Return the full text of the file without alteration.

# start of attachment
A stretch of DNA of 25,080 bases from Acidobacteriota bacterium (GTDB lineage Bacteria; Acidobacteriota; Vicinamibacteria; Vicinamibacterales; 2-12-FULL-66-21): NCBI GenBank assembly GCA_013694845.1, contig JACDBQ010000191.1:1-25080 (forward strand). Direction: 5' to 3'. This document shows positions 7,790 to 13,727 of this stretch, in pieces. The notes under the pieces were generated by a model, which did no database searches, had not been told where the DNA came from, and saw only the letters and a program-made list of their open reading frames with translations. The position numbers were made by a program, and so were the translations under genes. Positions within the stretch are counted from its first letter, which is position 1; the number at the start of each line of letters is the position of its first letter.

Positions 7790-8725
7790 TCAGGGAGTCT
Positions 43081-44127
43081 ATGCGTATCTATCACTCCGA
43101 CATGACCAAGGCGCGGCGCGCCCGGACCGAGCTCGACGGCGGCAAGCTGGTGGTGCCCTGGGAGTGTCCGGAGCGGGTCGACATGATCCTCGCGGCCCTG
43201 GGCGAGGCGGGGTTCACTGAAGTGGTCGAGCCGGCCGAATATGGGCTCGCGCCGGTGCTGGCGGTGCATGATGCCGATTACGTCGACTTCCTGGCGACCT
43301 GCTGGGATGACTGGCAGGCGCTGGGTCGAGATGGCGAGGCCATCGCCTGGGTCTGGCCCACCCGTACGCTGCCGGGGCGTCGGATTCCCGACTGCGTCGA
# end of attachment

A stretch of DNA of 25,080 bases from Acidobacteriota bacterium (GTDB lineage Bacteria; Acidobacteriota; Vicinamibacteria; Vicinamibacterales; 2-12-FULL-66-21): NCBI GenBank assembly GCA_013694845.1, contig JACDBQ010000191.1:1-25080 (forward strand). Direction: 5' to 3'. This document shows positions 7,790 to 13,727 of this stretch, in pieces. The notes under the pieces were generated by a model, which did no database searches, had not been told where the DNA came from, and saw only the letters and a program-made list of their open reading frames with translations. The position numbers were made by a program, and so were the translations under genes. Positions within the stretch are counted from its first letter, which is position 1; the number at the start of each line of letters is the position of its first letter.

Positions 7790-8725
7790 TCAGGGAGTCT
Positions 43081-44127
43081 ATGCGTATCTATCACTCCGA
43101 CATGACCAAGGCGCGGCGCGCCCGGACCGAGCTCGACGGCGGCAAGCTGGTGGTGCCCTGGGAGTGTCCGGAGCGGGTCGACATGATCCTCGCGGCCCTG
43201 GGCGAGGCGGGGTTCACTGAAGTGGTCGAGCCGGCCGAATATGGGCTCGCGCCGGTGCTGGCGGTGCATGATGCCGATTACGTCGACTTCCTGGCGACCT
43301 GCTGGGATGACTGGCAGGCGCTGGGTCGAGATGGCGAGGCCATCGCCTGGGTCTGGCCCACCCGTACGCTGCCGGGGCGTCGGATTCCCGACTGCGTCGA